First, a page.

CPAP – also known as continuous positive airway pressure – is a growing treatment among those with breathing problems. Whether sleep induced or caused by another form of sickness, CPAP helps patients young and old maintain a healthy breathing pattern while sleeping. The therapy is most often seen in those with sleep apnea and babies with lungs that are not yet developed.
With the former, CPAP helps keep air moving so patients won’t wake up from breathing interruptions. By keeping airways open with this constantly moving oxygen, patients no longer suffer from frequent waking, which is caused by collapsed airwaves during sleep. While, with infants, breathing treatments allows lungs to rest and grow while a machine takes care of the air flow. That way young, underdeveloped lungs don’t get tired out before they’re able to naturally expand.
What Exactly Does CPAP Do?
Consisting of a mask, machine, and a tube that connects the two, the CPAP machine pushes a constant flow of oxygen. One wears the machine at night to receive breathing assistance until morning, or whenever a doctor deems necessary. The mask comes in all sizes so it can properly fit each patient, and sits atop the nose. Some versions cover both the nose and mouth, while both come with straps to keep the mask securely (but comfortably) in place.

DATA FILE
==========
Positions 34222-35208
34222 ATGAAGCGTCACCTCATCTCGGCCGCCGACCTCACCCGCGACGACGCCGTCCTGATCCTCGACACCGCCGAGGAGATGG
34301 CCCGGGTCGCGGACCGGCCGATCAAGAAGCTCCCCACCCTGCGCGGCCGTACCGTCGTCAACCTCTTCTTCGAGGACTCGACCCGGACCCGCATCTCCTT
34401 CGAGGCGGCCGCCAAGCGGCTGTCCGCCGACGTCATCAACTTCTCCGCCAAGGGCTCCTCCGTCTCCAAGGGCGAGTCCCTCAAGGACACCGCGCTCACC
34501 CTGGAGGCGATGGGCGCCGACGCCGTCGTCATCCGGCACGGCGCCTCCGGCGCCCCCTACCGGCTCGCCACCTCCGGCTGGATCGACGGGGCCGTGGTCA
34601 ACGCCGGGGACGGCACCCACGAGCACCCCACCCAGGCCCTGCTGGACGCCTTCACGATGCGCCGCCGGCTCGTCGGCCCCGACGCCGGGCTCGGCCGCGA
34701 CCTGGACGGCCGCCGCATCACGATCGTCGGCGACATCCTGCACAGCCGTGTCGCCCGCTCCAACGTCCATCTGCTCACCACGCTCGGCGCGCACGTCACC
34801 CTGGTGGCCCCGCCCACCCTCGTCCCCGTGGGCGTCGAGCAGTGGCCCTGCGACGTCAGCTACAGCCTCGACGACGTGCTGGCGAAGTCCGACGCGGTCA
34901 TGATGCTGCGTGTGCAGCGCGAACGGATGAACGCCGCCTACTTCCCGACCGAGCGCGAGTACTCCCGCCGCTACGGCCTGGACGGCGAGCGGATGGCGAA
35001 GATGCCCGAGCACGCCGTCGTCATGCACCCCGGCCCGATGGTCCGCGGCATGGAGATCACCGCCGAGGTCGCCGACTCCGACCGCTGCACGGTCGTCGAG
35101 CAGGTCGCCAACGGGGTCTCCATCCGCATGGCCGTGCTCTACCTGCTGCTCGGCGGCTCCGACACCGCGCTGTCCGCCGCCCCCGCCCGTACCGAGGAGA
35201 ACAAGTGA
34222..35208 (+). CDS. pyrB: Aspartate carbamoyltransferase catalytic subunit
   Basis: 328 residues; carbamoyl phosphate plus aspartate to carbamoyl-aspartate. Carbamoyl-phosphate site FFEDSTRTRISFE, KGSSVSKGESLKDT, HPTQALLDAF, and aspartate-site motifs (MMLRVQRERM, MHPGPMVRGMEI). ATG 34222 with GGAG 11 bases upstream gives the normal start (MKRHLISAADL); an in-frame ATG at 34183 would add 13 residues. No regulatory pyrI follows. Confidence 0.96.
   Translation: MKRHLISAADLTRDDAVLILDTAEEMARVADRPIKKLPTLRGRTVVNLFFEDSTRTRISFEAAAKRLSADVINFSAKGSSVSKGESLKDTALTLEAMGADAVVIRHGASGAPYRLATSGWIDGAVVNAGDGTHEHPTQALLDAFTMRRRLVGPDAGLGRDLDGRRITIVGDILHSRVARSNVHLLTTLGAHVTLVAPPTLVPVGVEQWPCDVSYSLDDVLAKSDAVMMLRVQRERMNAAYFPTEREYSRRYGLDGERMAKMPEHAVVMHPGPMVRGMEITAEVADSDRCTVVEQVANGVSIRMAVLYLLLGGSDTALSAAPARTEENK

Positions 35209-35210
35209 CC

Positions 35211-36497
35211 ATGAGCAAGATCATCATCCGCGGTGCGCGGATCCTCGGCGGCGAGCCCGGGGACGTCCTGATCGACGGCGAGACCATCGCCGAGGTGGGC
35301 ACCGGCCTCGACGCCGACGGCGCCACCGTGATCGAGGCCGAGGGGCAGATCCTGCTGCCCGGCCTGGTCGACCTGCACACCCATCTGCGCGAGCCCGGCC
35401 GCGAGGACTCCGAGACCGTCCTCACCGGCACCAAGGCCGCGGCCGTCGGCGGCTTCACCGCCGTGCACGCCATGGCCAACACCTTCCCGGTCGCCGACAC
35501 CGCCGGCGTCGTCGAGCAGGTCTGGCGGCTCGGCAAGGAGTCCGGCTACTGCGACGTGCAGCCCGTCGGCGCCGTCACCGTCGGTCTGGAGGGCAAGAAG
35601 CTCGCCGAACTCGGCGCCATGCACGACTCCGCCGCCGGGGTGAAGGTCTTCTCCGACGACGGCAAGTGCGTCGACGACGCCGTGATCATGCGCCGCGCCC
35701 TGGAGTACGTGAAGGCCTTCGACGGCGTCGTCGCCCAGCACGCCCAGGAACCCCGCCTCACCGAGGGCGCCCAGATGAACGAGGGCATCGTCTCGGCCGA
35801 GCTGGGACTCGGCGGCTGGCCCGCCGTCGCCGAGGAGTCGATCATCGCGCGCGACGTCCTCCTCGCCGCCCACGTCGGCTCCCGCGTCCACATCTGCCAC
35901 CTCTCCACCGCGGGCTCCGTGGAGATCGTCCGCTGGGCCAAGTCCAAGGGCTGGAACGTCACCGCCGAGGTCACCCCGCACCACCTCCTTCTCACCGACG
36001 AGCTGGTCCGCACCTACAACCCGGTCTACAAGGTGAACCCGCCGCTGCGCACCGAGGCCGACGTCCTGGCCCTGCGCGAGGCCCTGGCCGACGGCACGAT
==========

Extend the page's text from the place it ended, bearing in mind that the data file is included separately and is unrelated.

Most machines are small, lightweight, and create soft, rhythmic noise as to not interrupt the sleeper. Specialized versions also come with humidifiers or heaters, depending on the specific type of treatment. CPAP machines are easily portable, helping those that travel regularly or need the machine throughout the day.
Compared with alternate breathing treatments, CPAP machines are known to be much less invasive than ventilators or steroids (used to strengthen infants’ lungs). Oftentimes they are chosen first to create a more natural treatment regimen.
How to Get Started
CPAP users must first be diagnosed by a doctor. Once receiving a prescription, patients work with a home equipment or medical provider to find the best machine to fit each person’s size and condition. It’s also likely follow ups will take place to ensure the equipment is still as efficient as possible, and that symptoms are being effectively treated with CPAP’s help.
Though it’s used to treat a wide variety of medical instances, CPAP therapy has shown to offer a great deal of support for both breathing and sleeping problems.
To find out more about CPAP and better sleep, check out our articles page.